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Don’t Avoid a Coach Holiday – You Are Missing a Great Trip

Have you heard lots of bad things about coach holidays?

As a result, have you tended to avoid a coach holiday as an option for your travels?

In this article, I want to discuss some of the most common issues I have experienced over my 25 year career as a coach holiday tour manager.

Instead of encouraging you to avoid a coach holiday completely, I want to share how you can easily overcome the most common problems, which are often caused by misconceptions or lack of research.

Links You Might Find Helpful:
Huge Selection of Touring Holidays at TourRadar
10 Essential Things You Must Know Before Booking a Coach Holiday
Everything You Need to Know About Coach Holidays

avoid a coach holiday other people

1. Should You Avoid a Coach Holiday If You Don’t Like Other People?

It never ceases to amaze me how many people on a coach holiday seem genuinely frustrated that there are other people on the coach.

Groups can often be a full coach, which means 47 people travelling in the same metal tube as you. It also means 47 people getting on and off the coach at each stop, 47 people checking in and out of each hotel and 47 people going for meals at the same time.

Coaches themselves mean you are going to be in close proximity to other people, with probably the same amount of legroom as an economy plane seat. This means you will most likely have people in front of you and behind you.

Time and time again this issue really starts to annoy guests. As with lots of things in life the small things about being in a group of people can really start to annoy after a few days such as the amount of time taken getting on and off the coach, or other travellers reclining their seats while on the coach for example.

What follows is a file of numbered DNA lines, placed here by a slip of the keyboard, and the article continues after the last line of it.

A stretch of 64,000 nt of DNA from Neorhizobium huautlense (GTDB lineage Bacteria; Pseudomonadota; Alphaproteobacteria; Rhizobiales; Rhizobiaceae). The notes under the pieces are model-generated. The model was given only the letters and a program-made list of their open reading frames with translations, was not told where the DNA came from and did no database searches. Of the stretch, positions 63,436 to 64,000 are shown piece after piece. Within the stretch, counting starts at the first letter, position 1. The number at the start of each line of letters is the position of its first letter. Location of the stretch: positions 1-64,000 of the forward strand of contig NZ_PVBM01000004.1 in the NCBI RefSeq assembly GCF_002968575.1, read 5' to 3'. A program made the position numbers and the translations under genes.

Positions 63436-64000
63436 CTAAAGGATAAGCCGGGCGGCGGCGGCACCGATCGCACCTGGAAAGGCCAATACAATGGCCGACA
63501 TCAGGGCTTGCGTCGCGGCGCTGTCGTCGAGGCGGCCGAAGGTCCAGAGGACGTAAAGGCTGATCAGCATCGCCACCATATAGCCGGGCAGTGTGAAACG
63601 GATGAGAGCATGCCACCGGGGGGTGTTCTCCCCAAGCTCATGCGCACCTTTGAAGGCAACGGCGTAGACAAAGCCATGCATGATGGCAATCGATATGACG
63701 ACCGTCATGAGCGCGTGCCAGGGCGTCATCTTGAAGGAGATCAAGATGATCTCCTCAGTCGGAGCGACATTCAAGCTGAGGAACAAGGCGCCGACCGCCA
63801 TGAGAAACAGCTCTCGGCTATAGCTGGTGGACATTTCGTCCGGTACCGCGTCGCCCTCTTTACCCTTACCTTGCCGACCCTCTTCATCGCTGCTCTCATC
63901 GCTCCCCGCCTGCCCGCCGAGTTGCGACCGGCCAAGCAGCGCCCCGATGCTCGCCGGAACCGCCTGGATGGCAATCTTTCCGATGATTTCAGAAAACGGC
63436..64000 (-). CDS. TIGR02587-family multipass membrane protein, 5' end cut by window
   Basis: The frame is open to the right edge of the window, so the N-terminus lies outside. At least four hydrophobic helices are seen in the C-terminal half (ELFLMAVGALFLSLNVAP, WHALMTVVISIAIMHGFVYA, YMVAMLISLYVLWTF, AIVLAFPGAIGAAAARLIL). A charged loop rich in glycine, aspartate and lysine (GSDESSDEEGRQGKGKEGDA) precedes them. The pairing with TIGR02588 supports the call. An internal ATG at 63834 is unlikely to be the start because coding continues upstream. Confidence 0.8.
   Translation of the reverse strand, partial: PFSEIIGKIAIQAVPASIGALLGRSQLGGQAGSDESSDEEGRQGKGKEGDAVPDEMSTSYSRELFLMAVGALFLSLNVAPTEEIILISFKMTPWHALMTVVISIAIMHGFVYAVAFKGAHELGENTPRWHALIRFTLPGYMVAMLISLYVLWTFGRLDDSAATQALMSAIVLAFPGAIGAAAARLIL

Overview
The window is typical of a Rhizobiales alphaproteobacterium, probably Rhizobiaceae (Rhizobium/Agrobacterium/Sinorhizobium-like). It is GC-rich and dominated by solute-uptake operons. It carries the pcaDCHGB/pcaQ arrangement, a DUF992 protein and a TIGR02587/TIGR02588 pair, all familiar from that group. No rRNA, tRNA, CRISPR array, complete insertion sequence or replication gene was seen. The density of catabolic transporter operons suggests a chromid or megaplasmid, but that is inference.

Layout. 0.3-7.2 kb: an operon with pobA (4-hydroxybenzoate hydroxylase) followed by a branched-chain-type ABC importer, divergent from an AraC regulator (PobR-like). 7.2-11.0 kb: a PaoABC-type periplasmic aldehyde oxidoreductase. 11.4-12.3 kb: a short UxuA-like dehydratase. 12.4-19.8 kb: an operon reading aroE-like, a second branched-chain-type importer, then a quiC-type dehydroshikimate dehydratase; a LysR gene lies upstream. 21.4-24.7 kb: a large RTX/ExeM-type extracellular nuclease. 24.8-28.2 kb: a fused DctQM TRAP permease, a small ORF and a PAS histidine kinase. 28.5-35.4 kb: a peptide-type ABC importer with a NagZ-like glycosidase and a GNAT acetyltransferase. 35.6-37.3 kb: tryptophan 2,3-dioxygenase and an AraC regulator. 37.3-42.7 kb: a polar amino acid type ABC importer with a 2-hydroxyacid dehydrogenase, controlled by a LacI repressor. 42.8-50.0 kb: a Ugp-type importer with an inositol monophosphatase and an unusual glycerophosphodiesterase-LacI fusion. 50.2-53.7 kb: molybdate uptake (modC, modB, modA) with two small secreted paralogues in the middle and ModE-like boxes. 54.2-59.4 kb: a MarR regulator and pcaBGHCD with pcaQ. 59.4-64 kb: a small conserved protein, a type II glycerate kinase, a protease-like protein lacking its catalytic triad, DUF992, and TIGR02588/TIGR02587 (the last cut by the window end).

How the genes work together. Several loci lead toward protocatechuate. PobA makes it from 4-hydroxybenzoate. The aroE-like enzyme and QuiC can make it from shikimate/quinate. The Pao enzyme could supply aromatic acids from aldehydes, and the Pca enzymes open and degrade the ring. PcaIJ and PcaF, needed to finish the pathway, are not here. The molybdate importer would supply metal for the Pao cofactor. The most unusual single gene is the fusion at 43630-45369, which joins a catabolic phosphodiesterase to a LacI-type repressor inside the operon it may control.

If you have never travelled on a coach holiday before why not try a coach day trip just to get a sense of what you are in for or maybe just a short weekend break? Knowing what to expect might help you be better prepared but if after your shorter trips, you still feel the same then perhaps reconsider your holiday choice.

The other way to deal with this issue is to weigh up the pros and cons. Coach holidays can provide great value for money (because there can be 47 of you on one coach), so why not focus on the things you want to see and do and the value you are getting? If you are finding being with other people all the time overwhelming then why not have a couple of meals out on your own, or perhaps take a leisure day to explore under your own steam?

Rather than avoid a coach holiday completely, if you get on OK after a day trip then why not try a shorter trip and build from there?

Are coach holidays any good?

u003cstrongu003eCoach holidays are a great way to travel if you want a full itinerary of visits and tours. You can cover a lot more than on your own. There is a great deal of choice including how much time there is to explore on your own, differing activity levels and different standards of hotels. They are also great if you don’t want to drive.u003c/strongu003e

avoid coach holiday sickness

2. Should You Avoid a Coach Holiday If You Suffer From Travel Sickness?

One of my very first trips featured a soundtrack of a young lady being sick every time the coach went around a corner, and given we were up in the Italian Dolomites there were lots of corners. Her travel sickness was so bad that she sat in the very front seat of the coach, the jump seat, and it still didn’t help. As a result of such a bad experience, not to mention the 24 hour journey down to Italy by coach she didn’t go on any more trips and stayed at the hotel instead.